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To Kill a Tiger

   2022    History
(Click CC for subtitles) Ranjit, a farmer in India, takes on the fight of his life when he demands justice for his 13-year-old daughter, the victim of a brutal gang rape. His decision to support his daughter is virtually unheard of, and his journey unprecedented. Nominated for Best Documentary Award, the film has an undeniable and unshakable power. It is one of those documentaries where anyone who watches it won’t be the same person by the end as they were when it started.
To Kill a Tiger offers the viewer remarkable access to village life, not just in the modest home where Ranjit’s family make roti on an open fire, but in the fields where they herd goats and collect water from a pump. The camera finds quiet details, like Ranjit’s daughter carefully weaving ribbons into her hair. Women and men insist that the community, not the criminal court, should solve the issue with a forced marriage—to remove the ‘stain on her’. The men become increasingly hostile—to the family, and eventually to the film crew itself.

The Volcano: Rescue from Whakaari

   2022    History
A close examination of the Whakaari / White Island volcanic eruption of 2019, in which 22 lives were lost, the film viscerally recounts a day when ordinary people were called upon to do extraordinary things, placing this tragic event within the larger context of nature's unpredictability and the resilience and power of our shared humanity. The film explores the profound impact on survivors, their unwavering determination to recover and rebuild, and the enduring effects of the eruption.
With remarkable personal stories, stunning visuals, and a poignant reflection on the forces of nature, this documentary offers a gripping portrayal of the human spirit and solidarity in the face of adversity. It is a must-watch for those interested in powerful storytelling and the resilience of the human spirit, with a captivating and thought-provoking narrative.

Winter on Fire

   2015    History
Chronicling events that unfolded over 93 days in 2013 and 2014, this documentary witnesses the formation of a new civil rights movement in Ukraine. What started as peaceful student demonstrations supporting European integration morphed into a full-fledged violent revolution calling for the resignation of the nation's president. The film captures the remarkable mobilization of nearly a million citizens from across the country protesting the corrupt political regime that utilized extreme force against its own people to suppress their demands and freedom of expression.

Ascension

   2021    Culture
The absorbingly cinematic Ascension explores the pursuit of the 'Chinese Dream.' This observational documentary presents a contemporary vision of China that prioritizes productivity and innovation above all. Behind all, the ideology used in China to acquire acquiescence from the lower class workers in the factories, restaurants, resorts, etc who are sold a dream of one day being able to join the elite classes if they work hard enough.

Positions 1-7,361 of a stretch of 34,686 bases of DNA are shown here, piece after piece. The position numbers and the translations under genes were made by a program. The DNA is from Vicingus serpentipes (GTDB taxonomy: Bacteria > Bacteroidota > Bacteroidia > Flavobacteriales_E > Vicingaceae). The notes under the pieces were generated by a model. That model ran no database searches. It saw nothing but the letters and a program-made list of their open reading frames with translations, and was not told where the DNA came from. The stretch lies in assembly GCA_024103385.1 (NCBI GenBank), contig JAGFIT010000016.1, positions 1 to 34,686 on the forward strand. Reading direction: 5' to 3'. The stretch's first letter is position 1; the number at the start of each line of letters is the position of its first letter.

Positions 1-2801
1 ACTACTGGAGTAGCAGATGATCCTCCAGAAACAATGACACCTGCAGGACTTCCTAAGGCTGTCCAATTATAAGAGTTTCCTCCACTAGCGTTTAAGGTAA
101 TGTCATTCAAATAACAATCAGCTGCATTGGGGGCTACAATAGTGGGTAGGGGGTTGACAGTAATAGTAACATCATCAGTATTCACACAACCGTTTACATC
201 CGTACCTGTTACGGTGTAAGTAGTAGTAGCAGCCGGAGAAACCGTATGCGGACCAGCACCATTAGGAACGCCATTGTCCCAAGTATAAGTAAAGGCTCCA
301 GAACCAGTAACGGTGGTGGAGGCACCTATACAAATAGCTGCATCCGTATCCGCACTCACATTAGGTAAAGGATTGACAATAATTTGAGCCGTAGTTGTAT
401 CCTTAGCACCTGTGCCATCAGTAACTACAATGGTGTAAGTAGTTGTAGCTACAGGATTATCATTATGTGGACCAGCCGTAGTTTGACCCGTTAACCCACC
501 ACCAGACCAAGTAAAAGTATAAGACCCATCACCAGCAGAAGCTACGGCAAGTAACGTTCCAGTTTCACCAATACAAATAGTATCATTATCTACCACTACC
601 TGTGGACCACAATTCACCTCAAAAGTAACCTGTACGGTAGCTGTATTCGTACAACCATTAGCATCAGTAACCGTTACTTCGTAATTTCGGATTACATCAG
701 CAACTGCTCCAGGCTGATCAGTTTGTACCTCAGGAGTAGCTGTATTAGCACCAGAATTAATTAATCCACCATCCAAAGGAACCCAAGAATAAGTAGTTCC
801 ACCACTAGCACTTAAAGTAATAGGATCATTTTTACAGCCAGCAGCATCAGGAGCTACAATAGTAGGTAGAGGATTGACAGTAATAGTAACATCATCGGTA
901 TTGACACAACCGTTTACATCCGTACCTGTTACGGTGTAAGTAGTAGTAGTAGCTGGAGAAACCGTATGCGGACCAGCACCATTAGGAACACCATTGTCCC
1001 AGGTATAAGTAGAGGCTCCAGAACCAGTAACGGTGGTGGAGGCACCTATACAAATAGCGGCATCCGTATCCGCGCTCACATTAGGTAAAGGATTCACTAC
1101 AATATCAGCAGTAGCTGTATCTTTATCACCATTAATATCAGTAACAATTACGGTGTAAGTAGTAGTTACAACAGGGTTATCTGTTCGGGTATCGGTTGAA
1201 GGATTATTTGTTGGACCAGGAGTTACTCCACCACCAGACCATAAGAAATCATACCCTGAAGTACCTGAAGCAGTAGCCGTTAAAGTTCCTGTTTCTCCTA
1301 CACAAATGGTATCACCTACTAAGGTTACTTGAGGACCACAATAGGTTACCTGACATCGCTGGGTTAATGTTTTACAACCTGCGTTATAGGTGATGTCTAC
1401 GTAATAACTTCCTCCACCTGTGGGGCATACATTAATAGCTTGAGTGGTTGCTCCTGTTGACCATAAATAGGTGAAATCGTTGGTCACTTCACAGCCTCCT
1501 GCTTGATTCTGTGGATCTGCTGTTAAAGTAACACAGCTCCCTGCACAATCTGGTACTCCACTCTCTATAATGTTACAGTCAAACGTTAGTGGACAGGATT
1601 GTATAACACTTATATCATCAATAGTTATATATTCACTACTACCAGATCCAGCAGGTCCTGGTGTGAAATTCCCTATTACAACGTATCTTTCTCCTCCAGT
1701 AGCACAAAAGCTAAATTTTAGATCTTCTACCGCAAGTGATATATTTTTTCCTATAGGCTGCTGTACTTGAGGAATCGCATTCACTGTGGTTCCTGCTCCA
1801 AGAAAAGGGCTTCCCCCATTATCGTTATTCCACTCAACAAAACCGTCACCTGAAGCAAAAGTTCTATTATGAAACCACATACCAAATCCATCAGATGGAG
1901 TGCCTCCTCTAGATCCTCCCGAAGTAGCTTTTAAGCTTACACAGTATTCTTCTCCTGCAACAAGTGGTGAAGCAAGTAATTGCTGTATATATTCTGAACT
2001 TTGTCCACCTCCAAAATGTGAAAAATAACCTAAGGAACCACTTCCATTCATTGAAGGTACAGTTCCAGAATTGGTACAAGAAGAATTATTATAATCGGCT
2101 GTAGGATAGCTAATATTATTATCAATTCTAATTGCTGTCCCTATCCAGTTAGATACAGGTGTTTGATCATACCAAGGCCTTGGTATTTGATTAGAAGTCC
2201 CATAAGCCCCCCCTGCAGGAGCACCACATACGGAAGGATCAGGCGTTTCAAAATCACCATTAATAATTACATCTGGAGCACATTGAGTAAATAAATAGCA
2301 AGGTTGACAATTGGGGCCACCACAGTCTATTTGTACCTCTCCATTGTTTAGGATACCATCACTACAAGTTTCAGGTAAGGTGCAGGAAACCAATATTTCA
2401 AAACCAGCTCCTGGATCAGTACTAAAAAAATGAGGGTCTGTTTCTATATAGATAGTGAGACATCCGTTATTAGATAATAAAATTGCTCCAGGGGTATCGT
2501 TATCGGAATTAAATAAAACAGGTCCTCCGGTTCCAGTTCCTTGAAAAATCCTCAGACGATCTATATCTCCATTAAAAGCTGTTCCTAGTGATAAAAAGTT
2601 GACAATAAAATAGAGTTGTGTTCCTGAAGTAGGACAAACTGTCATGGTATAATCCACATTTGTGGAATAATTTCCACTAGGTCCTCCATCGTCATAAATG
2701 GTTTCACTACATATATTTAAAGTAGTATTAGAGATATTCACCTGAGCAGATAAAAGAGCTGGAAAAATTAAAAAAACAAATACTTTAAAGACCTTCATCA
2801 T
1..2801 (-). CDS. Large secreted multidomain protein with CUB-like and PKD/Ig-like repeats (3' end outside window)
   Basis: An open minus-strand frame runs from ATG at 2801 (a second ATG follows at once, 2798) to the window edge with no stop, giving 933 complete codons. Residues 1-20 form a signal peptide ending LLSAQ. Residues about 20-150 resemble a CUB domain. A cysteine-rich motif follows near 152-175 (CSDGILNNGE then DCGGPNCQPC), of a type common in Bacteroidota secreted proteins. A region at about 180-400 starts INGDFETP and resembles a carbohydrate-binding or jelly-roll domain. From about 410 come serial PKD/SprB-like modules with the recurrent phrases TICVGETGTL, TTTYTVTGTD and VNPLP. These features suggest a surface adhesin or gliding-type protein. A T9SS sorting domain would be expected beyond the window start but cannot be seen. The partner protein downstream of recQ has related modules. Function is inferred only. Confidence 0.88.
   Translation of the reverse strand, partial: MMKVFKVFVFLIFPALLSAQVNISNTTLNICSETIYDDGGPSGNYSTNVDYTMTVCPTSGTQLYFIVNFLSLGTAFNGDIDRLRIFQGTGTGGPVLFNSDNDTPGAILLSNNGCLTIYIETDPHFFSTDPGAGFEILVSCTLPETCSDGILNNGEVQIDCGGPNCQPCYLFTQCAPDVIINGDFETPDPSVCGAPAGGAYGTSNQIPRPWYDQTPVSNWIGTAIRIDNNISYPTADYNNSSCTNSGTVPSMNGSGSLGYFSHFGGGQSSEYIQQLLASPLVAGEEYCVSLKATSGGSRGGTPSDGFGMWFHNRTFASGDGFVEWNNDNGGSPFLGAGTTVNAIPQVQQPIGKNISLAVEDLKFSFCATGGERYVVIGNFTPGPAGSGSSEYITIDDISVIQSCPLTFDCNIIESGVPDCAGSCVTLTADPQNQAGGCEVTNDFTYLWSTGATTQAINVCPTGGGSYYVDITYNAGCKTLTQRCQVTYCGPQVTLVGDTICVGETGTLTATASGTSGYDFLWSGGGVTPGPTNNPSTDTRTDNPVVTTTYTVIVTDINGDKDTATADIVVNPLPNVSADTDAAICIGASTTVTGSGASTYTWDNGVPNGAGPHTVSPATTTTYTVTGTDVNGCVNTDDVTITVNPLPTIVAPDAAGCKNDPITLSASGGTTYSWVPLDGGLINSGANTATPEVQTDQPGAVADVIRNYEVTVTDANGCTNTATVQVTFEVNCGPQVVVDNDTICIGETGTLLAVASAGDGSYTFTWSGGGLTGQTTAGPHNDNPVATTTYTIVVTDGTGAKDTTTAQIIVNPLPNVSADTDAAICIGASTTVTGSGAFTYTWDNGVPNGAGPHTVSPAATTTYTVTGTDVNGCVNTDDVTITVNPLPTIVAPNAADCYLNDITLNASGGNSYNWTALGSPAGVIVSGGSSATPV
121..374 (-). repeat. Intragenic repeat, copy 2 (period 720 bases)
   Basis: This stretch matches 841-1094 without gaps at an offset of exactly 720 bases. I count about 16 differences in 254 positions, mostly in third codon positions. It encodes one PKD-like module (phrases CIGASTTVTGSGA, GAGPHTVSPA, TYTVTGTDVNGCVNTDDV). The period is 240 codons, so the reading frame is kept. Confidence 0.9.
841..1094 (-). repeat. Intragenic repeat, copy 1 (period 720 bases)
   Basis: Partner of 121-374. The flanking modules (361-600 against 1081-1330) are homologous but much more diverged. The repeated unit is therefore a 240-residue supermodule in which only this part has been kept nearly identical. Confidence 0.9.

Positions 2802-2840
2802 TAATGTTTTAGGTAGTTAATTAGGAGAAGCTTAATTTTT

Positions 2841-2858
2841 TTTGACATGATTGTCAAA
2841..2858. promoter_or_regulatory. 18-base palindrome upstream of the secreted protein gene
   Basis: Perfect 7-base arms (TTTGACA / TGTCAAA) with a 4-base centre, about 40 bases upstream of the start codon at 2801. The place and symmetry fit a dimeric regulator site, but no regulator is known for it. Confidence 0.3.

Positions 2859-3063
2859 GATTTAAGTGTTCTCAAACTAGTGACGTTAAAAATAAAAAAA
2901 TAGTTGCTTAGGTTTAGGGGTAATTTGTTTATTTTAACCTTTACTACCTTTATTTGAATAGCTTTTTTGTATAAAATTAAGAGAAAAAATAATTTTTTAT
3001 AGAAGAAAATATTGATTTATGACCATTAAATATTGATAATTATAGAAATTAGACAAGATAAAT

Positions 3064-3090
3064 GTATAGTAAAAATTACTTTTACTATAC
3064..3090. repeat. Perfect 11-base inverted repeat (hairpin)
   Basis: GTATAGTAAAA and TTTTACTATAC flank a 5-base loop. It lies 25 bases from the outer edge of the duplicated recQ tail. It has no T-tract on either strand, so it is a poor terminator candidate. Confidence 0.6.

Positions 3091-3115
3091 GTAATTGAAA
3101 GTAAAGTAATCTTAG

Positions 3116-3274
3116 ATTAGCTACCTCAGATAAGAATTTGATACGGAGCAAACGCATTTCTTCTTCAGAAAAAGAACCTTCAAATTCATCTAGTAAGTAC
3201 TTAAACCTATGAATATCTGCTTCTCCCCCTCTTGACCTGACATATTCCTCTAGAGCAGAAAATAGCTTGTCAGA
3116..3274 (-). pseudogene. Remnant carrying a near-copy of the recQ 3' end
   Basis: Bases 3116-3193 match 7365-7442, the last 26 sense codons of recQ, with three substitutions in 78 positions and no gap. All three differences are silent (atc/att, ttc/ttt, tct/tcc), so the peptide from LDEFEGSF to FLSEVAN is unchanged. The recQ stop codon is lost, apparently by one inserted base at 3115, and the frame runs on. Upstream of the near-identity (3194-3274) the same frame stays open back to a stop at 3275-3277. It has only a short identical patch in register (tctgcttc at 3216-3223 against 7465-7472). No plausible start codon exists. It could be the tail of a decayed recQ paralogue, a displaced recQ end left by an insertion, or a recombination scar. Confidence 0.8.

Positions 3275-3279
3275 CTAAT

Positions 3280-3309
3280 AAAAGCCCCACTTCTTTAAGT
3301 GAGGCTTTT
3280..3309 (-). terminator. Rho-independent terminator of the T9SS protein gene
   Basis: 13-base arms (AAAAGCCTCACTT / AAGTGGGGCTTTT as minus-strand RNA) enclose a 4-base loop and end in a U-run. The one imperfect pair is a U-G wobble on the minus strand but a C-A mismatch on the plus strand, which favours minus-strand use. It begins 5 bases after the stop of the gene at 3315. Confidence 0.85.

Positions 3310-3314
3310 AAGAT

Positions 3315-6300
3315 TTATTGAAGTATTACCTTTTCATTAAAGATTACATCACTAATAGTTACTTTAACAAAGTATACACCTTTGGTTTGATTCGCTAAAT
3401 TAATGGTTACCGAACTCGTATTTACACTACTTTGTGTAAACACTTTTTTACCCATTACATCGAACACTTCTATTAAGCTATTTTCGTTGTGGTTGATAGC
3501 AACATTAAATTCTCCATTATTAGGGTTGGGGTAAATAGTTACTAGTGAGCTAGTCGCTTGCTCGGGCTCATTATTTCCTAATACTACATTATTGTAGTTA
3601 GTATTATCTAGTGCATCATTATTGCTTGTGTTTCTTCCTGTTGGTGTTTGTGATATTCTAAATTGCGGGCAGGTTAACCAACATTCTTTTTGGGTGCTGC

Almost mesmerizing with its cinematography, akin to the dreams of consumerism and the narratives of wealth that are being sold to the underclass workers, the film nicely illustrates the Chinese economy of the present.

Happy People A Year in the Taiga

   2010    Culture
In the center of the story is the life of the indigenous people of the village Bakhtia at the river Yenisei in the Siberian Taiga. The camera follows the protagonists in the village over a period of a year. The natives, whose daily routines have barely changed over the last centuries, keep living their lives according to their own cultural traditions. Werner Herzog and Russian co-director Dmitry Vasyukov takes viewers on yet another unforgettable journey into remote and extreme natural landscapes. The acclaimed filmmaker presents this visually stunning documentary about indigenous people living in the heart of the Siberian Taiga. Deep in the wilderness, far away from civilization, 300 people inhabit the small village of Bakhtia at the river Yenisei. There are only two ways to reach this outpost: by helicopter or boat. There's no telephone, running water or medical aid. Follow the Siberian trappers through all four seasons of the year to tell the story of a culture virtually untouched by modernity.

Baraka

       Culture
Without words, Ron Fricke shows us the world, with an emphasis not on 'where,' but on 'what's there.' It begins with morning, natural landscapes and people at prayer: volcanoes, water falls, veldts, and forests; several hundred Balinese Hindu men perform kecak, the monkey chant. Indigenous peoples apply body paint; whole villages dance. The film moves to destruction of nature via logging, blasting, and strip mining. Images of poverty, rapid urban life, and factories give way to war, concentration camps, and mass graves. Ancient ruins come into view, and then a sacred river where pilgrims bathe and funeral pyres burn. Prayer and nature return. A monk rings a huge bell; stars wheel across the sky. (Click CC for places description)
Strangest Things

Strangest Things

2021  History
The Hunt

The Hunt

2015  Nature
Leaving Neverland

Leaving Neverland

2019  Culture
P.U.L.S.E

P.U.L.S.E

2006  Art
Prehistoric America

Prehistoric America

2003  Nature